By Fatma Bassiouni in Islamabad, Pakistan

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Public Health

The health of refugees and other displaced people is a priority for UNHCR.

Health crisis in South Sudan

There are roughly 105,000 refugees in South Sudan's Maban County. Many are at serious health risk. UNHCR and its partners are working vigorously to prevent and contain the outbreak of malaria and several water-borne diseases.

Most of the refugees, especially children and the elderly, arrived at the camps in a weakened condition. The on-going rains tend to make things worse, as puddles become incubation areas for malaria-bearing mosquitoes. Moderately malnourished children and elderly can easily become severely malnourished if they catch so much as a cold.

The problems are hardest felt in Maban County's Yusuf Batil camp, where as many as 15 per cent of the children under 5 are severely malnourished.

UNHCR and its partners are doing everything possible to prevent and combat illness. In Yusuf Batil camp, 200 community health workers go from home to home looking educating refugees about basic hygene such as hand washing and identifying ill people as they go. Such nutritional foods as Plumpy'nut are being supplied to children who need them. A hospital dedicated to the treatment of cholera has been established. Mosquito nets have been distributed throughout the camps in order to prevent malaria.

Health crisis in South Sudan

Pakistan Earthquake: A Race Against the Weather

With winter fast approaching and well over a million people reported homeless in quake-stricken Pakistan, UNHCR and its partners are speeding up the delivery and distribution of hundreds of tonnes of tents, blankets and other relief supplies from around the world.

In all, the NATO-UNHCR airlift, which began on 19 October, will deliver a total of 860 tonnes of supplies from our stockpiles in Iskenderun, Turkey. Separately, by 25 October, UNHCR-chartered aircraft had so far delivered 14 planeloads of supplies to Pakistan from the agency's stocks in Copenhagen, Dubai and Jordan.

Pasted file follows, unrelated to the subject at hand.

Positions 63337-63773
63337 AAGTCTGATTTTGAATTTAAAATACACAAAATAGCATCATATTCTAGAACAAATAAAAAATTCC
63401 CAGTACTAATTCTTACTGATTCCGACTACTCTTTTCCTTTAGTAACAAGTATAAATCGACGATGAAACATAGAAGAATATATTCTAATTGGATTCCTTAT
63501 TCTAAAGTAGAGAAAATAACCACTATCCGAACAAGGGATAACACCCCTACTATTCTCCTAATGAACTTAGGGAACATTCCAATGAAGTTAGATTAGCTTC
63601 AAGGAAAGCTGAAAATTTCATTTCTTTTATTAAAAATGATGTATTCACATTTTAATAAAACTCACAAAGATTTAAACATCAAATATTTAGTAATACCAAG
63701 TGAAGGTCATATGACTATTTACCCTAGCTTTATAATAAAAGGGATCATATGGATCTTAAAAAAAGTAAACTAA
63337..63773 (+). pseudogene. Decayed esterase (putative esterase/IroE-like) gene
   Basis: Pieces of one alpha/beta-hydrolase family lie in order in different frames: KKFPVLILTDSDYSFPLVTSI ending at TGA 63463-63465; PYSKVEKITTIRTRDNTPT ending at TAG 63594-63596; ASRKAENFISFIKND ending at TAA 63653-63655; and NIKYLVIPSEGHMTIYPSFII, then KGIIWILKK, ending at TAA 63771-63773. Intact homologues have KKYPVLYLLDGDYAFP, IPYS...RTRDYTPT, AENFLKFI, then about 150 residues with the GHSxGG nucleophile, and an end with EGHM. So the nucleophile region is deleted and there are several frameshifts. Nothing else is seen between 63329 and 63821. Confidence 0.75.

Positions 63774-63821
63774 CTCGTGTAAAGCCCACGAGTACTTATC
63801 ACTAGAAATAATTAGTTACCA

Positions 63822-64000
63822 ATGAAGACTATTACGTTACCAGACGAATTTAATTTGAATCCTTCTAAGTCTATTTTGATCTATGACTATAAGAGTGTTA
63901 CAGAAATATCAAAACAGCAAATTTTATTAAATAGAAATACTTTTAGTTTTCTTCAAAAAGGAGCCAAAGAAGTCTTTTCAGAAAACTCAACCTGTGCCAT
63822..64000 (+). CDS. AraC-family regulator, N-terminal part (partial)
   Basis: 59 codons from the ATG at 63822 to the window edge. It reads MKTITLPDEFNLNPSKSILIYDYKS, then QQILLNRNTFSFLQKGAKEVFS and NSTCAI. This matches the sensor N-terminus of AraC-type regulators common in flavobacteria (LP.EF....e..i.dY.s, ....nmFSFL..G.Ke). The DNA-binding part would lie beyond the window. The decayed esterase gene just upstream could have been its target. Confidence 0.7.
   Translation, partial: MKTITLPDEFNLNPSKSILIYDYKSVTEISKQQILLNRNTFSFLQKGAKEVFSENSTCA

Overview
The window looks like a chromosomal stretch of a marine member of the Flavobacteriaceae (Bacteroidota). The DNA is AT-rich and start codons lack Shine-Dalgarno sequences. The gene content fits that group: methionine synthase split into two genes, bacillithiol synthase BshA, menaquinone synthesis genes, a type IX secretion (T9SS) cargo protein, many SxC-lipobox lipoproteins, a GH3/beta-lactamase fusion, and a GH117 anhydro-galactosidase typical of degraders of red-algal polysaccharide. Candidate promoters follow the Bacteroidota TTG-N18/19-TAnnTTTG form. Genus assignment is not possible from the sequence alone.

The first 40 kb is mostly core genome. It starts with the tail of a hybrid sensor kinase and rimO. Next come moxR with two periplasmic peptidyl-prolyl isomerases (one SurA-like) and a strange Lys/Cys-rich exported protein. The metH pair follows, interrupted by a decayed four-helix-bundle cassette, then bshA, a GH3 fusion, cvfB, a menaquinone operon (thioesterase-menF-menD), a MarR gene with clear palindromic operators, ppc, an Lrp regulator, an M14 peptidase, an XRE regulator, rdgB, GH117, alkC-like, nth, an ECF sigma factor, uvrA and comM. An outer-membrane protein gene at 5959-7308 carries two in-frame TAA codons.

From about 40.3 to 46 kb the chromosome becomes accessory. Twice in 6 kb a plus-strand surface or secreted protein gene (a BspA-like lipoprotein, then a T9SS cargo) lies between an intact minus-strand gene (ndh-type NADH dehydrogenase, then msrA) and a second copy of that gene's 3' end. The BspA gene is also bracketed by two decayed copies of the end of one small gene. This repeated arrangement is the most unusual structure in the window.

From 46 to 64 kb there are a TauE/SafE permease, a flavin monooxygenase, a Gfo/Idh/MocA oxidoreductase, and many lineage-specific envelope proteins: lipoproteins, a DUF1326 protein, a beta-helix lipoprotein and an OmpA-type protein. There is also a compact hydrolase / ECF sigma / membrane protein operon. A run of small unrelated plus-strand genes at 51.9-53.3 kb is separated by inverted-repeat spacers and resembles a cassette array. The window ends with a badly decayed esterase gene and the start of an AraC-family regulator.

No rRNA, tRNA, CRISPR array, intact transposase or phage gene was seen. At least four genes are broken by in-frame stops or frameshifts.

On the ground, UNHCR is continuing to distribute aid supplies in the affected areas to help meet some of the massive needs of an estimated 3 million people.

Pakistan Earthquake: A Race Against the Weather

Pakistan Earthquake: The Initial Response

The UN refugee agency is providing hundreds of tonnes of urgently needed relief supplies for victims in northern Pakistan. UNHCR is sending family tents, hospital tents, plastic sheeting, mattresses, kitchen sets, blankets and other items from its global stockpiles. Within a few days of the earthquake, just as its substantial local stocks were all but exhausted, UNHCR began a series of major airlifts from its warehouses around the world, including those in Denmark, Dubai, Jordan and Turkey.

UNHCR does not normally respond to natural disasters, but it quickly joined the UN humanitarian effort because of the sheer scale of the destruction, because the quake affected thousands of Afghan refugees, and because the agency has been operational in Pakistan for more than two decades. North West Frontier Province (NWFP), one of the regions most severely affected by the quake, hosts 887,000 Afghan refugees in camps.

While refugees remain the main focus of UNHCR's concern, the agency is integrated into the coordinated UN emergency response to help quake victims.

Pakistan Earthquake: The Initial Response